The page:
“I will see within the next 5 to 10 years’ African start-ups that are going be Unicorns.”
Why? “Look at our market, we have a market that is just economically pre-disposed to be consumers. We have everything that it takes to have unicorns in Africa or African-tech start-ups becoming unicorns because of the products they are offering to the world.”
These are the words of one of the tech entrepreneurs that I’ve interviewed in Cotonou, during my African tech tour at the beginning of the year. Senam Beheton, co-founder of TEKXL, a combination of incubation, acceleration and venture investment, predicted that the next African unicorns, those enterprises valued at $1bn or more, could even appear in the next couple of years.
Then, in March, less than two months later, African Internet Group, AIG, has joined the club of global Unicorns on CBInsights list, with a valuation of $1.04 bn. The first African unicorn was born.
AIG is the mother company behind Jumia, an ecommerce site which is booming in Nigeria and in 10 other African countries. The internet company has raised an additional €300 million ($327 million) from four investors, the US investment bank Goldman Sachs, African telecom giant MTN, the French insurer Axa and German-based Rocket Internet.
Senam identifies three pre-requisites to accelerate the birth of African unicorns: “What is most important is connection, investment and trust,” he says. “If you take UBER or any unicorn right now, first of all these valuations are based on a system of mentoring, on a system of network, and on a system of investment.”
“What we need to do is work towards this combination, so the day that African start-ups are going to have access to serious investment, good networking and perfect mentoring, then that is the foundation for good unicorns really soon.”
As an Economist, he analyses data, looks at metrics which show that what it takes is to combine those three factors that have propelled AIG to the top. The founder of AIG, Jeremy Hodara, ex McKinsey, is a well-connected man and has access to mentors who have been there before; he has a powerful network with corporations that have deep pockets to back the start-up and trust him to execute his project successfully.
While it’s good news to see Africa join the rank of unicorns, the next step is to ensure that the tech revolution truly benefits the continent and solve real problems rather than becoming a race to bigger valuation and large market shares owned by foreign investors.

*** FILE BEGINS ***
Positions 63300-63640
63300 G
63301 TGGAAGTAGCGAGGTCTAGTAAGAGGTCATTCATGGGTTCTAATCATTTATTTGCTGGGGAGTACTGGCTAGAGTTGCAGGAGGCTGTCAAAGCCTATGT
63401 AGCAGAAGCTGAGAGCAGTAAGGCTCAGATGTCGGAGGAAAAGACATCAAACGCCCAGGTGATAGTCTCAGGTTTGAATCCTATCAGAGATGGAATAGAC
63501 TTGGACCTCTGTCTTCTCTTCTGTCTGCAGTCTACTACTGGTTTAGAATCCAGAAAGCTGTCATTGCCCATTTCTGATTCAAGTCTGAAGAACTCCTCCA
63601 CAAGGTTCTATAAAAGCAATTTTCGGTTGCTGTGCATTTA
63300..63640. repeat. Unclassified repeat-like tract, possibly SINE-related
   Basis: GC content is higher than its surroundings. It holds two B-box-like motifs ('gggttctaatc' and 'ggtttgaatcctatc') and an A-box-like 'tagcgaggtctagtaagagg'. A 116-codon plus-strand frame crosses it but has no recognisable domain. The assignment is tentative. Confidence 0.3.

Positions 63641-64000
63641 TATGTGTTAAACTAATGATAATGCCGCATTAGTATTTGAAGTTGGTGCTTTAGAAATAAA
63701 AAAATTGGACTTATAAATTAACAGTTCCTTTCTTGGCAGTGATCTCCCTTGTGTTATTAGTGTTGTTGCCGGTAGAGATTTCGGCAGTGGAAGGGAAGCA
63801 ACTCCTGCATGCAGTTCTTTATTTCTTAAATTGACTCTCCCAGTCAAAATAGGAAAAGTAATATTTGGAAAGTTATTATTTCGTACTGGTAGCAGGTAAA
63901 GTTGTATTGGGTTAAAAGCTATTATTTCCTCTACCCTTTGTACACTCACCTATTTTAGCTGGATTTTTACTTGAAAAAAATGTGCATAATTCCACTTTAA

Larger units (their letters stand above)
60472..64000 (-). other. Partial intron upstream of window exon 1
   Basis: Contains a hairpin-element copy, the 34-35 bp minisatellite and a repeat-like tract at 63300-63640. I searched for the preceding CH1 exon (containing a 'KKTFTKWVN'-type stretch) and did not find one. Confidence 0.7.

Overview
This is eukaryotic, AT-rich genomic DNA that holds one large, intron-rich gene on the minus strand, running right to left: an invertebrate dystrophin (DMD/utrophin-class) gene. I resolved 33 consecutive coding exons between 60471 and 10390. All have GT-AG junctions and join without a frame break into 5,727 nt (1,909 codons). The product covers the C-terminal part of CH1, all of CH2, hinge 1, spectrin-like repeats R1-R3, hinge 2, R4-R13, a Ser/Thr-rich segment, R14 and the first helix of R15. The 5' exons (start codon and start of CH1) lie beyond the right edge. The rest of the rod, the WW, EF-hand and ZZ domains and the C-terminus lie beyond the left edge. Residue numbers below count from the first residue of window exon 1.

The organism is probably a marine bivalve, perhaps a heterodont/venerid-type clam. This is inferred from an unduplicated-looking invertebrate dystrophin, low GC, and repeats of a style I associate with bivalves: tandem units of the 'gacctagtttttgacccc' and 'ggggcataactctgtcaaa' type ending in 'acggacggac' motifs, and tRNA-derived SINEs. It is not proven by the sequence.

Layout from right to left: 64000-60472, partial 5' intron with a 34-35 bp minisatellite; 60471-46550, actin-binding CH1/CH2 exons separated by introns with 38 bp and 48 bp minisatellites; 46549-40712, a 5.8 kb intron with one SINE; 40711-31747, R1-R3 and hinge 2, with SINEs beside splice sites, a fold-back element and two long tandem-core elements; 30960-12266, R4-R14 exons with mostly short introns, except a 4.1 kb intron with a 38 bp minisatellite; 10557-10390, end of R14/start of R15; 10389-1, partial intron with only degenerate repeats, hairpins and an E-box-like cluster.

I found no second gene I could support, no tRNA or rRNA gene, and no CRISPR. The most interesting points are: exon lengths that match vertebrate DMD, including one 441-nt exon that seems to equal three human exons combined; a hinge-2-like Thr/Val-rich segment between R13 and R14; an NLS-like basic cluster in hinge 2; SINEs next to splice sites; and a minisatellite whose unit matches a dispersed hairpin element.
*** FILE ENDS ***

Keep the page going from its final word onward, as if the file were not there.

African tech entrepreneurship need to be encouraged, incubated, accelerated with access to optimal infrastructures and ecosystems needed to thrive and fulfil the continent’s potential.
There are rumours that other ‘Made in Africa’ baby unicorns are coming very soon.
Watch the full interview with Senam Beheton to find out:
- What motivated him to start tech starts-up in Benin
- The main challenges he faced to get things off the ground and the lessons learnt
- How to transform challenges into opportunities
- The best ways to approach the African environment to succeed
- How tradition can prevent women to get involved in tech and his original approach to deal with it
- How western businesses and individuals can get involved in Africa tech
- Why multinationals are increasingly using tech talent based in Africa
- Why unicorns will emerge from the continent very soon
- Why African diaspora should pack their bags and go now or find ways to help the local entrepreneurs
- And much more …
In a hurry? skip to 17”30 to hear the conversation about unicorns!
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About Francine Beleyi
Francine Beleyi is a digital content strategist, entrepreneurial journalist, and change agent who helps businesses to produce engaging content for their audience and thrive in the digital age. She spends her days speaking with and studying the most successful entrepreneurs in the new economy, and sharing her findings with those who are open to new ideas and want to increase their results.
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For more information, visit http://www.francinebeleyi.com/.